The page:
Key Points:

When the Government announced an agreement in May to repurchase the railway much remained to be decided. Not much more had been decided at a deadline of midnight Monday. Yesterday the Government was able to announce only the superficialities: A predictable name, "KiwiRail", the colour of the trains (socialist red) and an establishment board headed shamelessly by the Prime Minister who presided at rail's privatisation.

The Bolger board will manage the operation until remaining issues are resolved, most importantly whether to put the trains under a separate company to "Ontrack", the state-owned enterprise that has maintained the tracks since the Government re-acquired them four years ago. The alternatives set out by Finance Minister Michael Cullen yesterday were to merge the trains and tracks either completely or as separate divisions of a single state enterprise.

He hopes an advisory group will be able to settle this issue next month. It is vitally important to the economics of the railway and its worth to the economy overall.

The 15-year privatisation has proven that rail cannot pay its own way. Two owners have failed to make it profitable in the private sector. Toll Holdings, a successful train operator in Australia, has been unable to pay the track access charges that Ontrack has set in order to maintain the rails at their supposed value.

Ontrack had obtained an extra-ordinary revaluation of the asset that must reflect its political sensitivity and environmental benefit more than its commercial performance against competing transport modes. If so, it is no wonder the taxpayer has to support it, and now buy it because the Government is unwilling to subsidise a private business.

Taxpayers might agree that if they have to subsidise the service it ought to be state-owned. Nevertheless, it should be set up in such a way that the subsidy can be constantly scrutinised and kept under control. That is unlikely to happen if the trains and tracks are merged in one Crown entity with no public transactions to show the economic cost of maintaining the main trunk, a century old next month.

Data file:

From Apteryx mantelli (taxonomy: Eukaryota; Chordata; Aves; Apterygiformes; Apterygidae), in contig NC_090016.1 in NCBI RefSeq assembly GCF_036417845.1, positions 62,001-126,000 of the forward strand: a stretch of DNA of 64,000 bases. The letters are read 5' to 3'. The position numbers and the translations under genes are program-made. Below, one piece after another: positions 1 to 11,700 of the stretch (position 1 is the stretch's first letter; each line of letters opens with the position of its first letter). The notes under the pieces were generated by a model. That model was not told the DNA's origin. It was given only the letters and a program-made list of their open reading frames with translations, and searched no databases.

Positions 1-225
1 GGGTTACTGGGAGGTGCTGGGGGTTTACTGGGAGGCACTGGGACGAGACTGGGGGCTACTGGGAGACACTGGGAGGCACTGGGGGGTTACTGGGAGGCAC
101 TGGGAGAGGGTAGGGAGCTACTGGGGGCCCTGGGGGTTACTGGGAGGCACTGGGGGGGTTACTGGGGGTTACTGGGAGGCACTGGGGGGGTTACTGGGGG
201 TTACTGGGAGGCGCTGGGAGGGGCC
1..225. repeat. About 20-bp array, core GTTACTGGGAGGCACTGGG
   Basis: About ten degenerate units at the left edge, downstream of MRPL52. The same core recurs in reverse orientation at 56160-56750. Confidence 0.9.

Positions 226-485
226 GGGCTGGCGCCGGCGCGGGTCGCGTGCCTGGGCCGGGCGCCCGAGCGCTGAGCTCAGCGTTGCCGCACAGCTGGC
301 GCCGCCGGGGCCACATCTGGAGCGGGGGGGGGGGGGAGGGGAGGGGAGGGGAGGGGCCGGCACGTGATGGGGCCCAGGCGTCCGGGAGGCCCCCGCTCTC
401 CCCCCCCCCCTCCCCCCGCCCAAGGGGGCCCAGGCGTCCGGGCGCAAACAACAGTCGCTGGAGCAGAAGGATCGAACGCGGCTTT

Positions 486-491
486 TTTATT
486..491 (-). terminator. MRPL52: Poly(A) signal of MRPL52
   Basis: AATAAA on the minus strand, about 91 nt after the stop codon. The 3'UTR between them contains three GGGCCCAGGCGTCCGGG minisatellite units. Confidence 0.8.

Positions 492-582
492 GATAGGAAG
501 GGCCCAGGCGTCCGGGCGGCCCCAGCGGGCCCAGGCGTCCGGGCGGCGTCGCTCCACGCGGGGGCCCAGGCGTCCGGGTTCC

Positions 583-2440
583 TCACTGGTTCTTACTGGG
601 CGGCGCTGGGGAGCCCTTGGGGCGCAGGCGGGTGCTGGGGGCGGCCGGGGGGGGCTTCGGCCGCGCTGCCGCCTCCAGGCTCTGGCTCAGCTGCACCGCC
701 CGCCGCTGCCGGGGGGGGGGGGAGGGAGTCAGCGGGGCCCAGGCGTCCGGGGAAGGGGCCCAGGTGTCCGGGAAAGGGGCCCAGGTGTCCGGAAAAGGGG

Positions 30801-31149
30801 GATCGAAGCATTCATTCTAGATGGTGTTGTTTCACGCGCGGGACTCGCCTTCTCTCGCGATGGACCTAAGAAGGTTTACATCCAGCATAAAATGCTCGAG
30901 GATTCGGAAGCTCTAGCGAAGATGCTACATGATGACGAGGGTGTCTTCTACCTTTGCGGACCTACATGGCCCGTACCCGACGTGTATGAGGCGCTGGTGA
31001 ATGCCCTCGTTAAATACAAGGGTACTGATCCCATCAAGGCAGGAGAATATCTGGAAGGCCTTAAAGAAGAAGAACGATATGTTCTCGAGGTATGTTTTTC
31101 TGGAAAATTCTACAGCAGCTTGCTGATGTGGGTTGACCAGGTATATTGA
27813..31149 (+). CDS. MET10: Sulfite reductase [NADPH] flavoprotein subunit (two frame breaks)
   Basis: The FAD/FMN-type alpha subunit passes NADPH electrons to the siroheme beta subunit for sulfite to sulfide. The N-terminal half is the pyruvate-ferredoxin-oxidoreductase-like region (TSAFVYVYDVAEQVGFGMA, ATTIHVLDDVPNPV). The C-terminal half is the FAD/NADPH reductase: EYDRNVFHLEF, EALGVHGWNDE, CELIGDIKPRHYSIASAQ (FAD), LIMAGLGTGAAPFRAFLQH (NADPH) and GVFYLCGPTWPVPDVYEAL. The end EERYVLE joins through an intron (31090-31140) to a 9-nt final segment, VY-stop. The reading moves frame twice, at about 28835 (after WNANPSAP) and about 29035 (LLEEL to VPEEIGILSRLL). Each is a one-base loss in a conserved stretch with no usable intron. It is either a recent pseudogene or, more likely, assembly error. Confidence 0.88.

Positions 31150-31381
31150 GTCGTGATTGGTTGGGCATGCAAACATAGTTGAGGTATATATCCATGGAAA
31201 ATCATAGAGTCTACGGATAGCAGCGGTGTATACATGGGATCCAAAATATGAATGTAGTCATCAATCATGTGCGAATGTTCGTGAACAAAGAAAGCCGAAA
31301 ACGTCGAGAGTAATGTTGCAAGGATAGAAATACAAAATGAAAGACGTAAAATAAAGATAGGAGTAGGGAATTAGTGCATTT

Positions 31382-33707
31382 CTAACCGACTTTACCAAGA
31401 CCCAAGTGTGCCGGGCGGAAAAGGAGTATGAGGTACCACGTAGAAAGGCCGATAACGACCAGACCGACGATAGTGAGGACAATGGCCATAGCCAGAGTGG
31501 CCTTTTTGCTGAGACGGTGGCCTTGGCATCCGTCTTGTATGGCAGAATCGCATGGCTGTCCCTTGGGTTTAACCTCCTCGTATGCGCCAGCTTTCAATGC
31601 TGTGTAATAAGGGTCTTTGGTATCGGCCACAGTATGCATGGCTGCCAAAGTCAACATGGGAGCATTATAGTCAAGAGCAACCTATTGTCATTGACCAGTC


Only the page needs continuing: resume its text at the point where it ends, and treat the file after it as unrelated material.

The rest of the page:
The pitfalls of political economics were evident in the Prime Minister's remarks yesterday. "One locomotive can pull the equivalent freight of 65 trucks," declared Helen Clark. But one locomotive cannot take that freight to 65 different destinations. The train will need trucks to deliver much of its cargo at one end of the journey or the other, often both. Multiple handling probably costs more than single long haul saves. Witness Toll's wish to keep the railway's profitable truck depots.

Bulk cargoes with rail connections from mill or mine to seaports will be the main beneficiaries of rail subsidies. Other industries that have found door-to-door road transport cheaper, faster or more reliable, will be forced to use rail if trucks cannot compete with subsidised trains. Those industries will not complain so long as subsidised rail rates mean their freight costs are the same. And car drivers would be happy to encounter fewer trucks on the roads.

With petrol prices high and climate change haunting public policy, rail's renationalisation is timely. Social and environmental considerations are as important as economics. But the economics should not be ignored. "Kiwirail" will probably require eye-watering sums from the taxpayer and re-orient the country's transport of goods around its costly spine.

If the economic costs are to be constantly visible and containable, the operation and infrastructure should be separate companies, with KiwiRail not guaranteed exclusive use. It is a wonder all of this was not settled before a train was repainted and presented to the public yesterday. The $665 million repurchase and its attendant liabilities, still undeclared, leaves too much to be decided down the track.